Works on the first of two construction phases has been completed and the building has been handed over to West Midlands Railway (WMR).
The full benefits of the new station will not be felt for some time with people currently being urged to follow the Government’s coronavirus guidance and not travel by train unless absolutely essential.
The opening of the first phase is a major milestone in the city’s £150million Interchange development that will better connect train, tram and bus.
Station signage has been installed and a clear pedestrian access route to the new station entrance will be marked out around the phase two works, which will begin immediately. Contractors Galliford Try will strictly follow Government guidance on health and safety linked to the coronavirus pandemic in carrying out the works.
Phase one includes six ticket vending machines, new British Transport Police, toilet, accessibility and baby changing facilities, three retail units ready to be fitted out, and train crew accommodation.
Due to coronavirus social distancing measures a one-way system has been marked out at the station for people to follow and customers are being encouraged to buy their tickets online in advance if possible.
The station development has been cleverly designed in two phases to ensure the works do not impact on train services from City of Wolverhampton.
City of Wolverhampton Council Leader, Councillor Ian Brookfield, said:
“A lot of hard work has been put in by all the partners on the Interchange scheme and I am looking forward to seeing our new railway station up and running from Monday 25th.
“Of course, at this time it is vital that people follow the Government’s coronavirus guidance and do not use the train or pubic transport in general unless absolutely necessary.
“The new station building will make a huge difference to the passenger experience and, with the partners now cracking on with phase two of the development, it will ultimately provide a gateway to our city that we can all enjoy using - and be proud of.
“There is more than £4.4 billion of investment on site or in the pipeline across the city, and the railway station development is a big part of how we are re-imagining and re-inventing our city centre.”
Phase two of the programme will see the demolition of the remainder of the current station building and completion of the new build to house three more retail units, as well as a customer waiting room and help point.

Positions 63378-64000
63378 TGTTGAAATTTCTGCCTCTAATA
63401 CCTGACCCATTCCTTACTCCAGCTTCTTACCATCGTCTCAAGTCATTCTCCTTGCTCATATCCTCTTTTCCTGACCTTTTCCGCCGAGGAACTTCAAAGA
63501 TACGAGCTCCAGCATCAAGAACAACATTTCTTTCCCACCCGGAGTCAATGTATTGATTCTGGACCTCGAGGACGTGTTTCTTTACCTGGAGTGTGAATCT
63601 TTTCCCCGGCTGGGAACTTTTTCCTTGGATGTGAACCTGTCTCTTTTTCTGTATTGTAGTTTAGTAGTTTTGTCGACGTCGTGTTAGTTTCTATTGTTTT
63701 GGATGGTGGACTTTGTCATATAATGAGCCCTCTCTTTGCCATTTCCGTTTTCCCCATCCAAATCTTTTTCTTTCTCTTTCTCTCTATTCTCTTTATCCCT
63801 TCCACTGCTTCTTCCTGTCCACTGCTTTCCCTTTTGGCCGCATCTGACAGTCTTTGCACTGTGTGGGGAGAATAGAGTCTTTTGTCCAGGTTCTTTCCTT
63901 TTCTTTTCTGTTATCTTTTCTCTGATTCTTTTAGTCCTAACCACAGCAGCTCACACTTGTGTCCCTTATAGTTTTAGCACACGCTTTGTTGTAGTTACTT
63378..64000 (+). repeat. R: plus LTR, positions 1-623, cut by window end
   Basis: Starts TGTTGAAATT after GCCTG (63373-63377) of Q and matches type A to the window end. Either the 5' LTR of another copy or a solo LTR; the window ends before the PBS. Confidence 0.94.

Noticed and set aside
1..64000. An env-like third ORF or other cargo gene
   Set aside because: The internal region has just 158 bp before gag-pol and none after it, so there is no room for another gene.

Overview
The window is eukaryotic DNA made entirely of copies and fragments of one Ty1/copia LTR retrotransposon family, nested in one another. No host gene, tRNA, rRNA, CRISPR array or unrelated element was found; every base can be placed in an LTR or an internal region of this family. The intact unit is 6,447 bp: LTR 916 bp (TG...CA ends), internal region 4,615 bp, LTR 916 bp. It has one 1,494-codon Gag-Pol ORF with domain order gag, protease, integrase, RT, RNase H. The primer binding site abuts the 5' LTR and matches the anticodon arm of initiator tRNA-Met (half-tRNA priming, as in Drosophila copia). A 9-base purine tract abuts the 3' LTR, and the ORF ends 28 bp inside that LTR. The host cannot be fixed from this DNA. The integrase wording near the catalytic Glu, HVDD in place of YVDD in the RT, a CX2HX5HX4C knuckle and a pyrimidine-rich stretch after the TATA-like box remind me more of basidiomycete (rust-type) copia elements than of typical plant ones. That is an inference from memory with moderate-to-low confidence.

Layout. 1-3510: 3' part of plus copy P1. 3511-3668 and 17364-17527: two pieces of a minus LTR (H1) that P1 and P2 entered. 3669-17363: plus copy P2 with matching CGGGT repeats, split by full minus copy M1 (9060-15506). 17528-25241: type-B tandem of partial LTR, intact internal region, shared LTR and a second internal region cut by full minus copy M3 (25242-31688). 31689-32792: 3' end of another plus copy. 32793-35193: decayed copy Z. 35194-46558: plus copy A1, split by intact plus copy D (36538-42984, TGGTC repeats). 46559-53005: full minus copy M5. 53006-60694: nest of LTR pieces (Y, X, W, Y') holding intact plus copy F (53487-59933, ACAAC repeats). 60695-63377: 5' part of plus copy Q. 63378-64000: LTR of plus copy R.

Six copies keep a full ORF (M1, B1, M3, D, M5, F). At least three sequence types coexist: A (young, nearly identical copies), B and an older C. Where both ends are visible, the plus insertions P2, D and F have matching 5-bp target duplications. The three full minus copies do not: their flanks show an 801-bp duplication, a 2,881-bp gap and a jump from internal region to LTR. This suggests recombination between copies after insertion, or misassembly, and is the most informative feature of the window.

The new station building to serve the city will be fully open in early 2021.
Wolverhampton Interchange Partnership consists of City of Wolverhampton Council (CWC), Ion, West Midlands Combined Authority (WMCA), West Midlands Railway, Avanti West Coast, Network Rail, Midland Metro Alliance, Canal & River Trust, and Black Country LEP.
Andy Street, the Mayor of the West Midlands, said:
“The new Wolverhampton Railway Station is a crucial part of public transport plans for the West Midlands, and I am pleased the WMCA could help play its part in making it happen alongside City of Wolverhampton Council and other partners.
“Of course, at the moment we are urging people to follow the Government’s guidelines and only use public transport if it is absolutely essential, meaning we are not expecting many passengers to see the new station yet. But this will all change when restrictions ease further and we begin to encourage people back onto public transport. Not only that, soon Wolverhampton commuters will be able to travel seamlessly across the region, with the West Midlands Metro extension along Pipers Row set to link to this new station as well as the existing bus station.
“The new station is a brilliant development for the city, and yet another example of how partnership working is benefitting the West Midlands.”
Jonny Wiseman, Head of Customer Experience for West Midlands Railway, said:
“This bright, modern building will bring huge benefits to our customers at Wolverhampton and the wider region. For now, the railway is reserved for only the most essential journeys but we can look forward with excitement to this superb facility serving the whole community for many decades to come.”
Steve Parry, Managing Director of Ion Development, said:
“This is a pivotal moment in the delivery of the Wolverhampton Interchange. The city’s railway station will be a gateway to the Black Country and, following the current phase of lockdown, will give us the opportunity of showcasing the results of the citywide investment and hard work put in thus far. We are delighted by the way the scheme has been delivered - with a superb team working across a range of partners.”
Dave Penney, Central route director for Network Rail, added:
“It’s great that phase one of the transformation of Wolverhampton station has reached this milestone. It will greatly improve future journeys for passengers travelling to and from the city. Until then, I urge people to follow government advice and avoid using public transport wherever possible.”
To enable delivery of Network Rail and West Midlands Railway planned enhancement works to the pedestrian subway that leads into the rear of the station, the subway will remain closed until phase two of the development work is complete.
A recommended, temporary pedestrian diversion route is already in place for customers wanting to access the station via Wednesfield Road.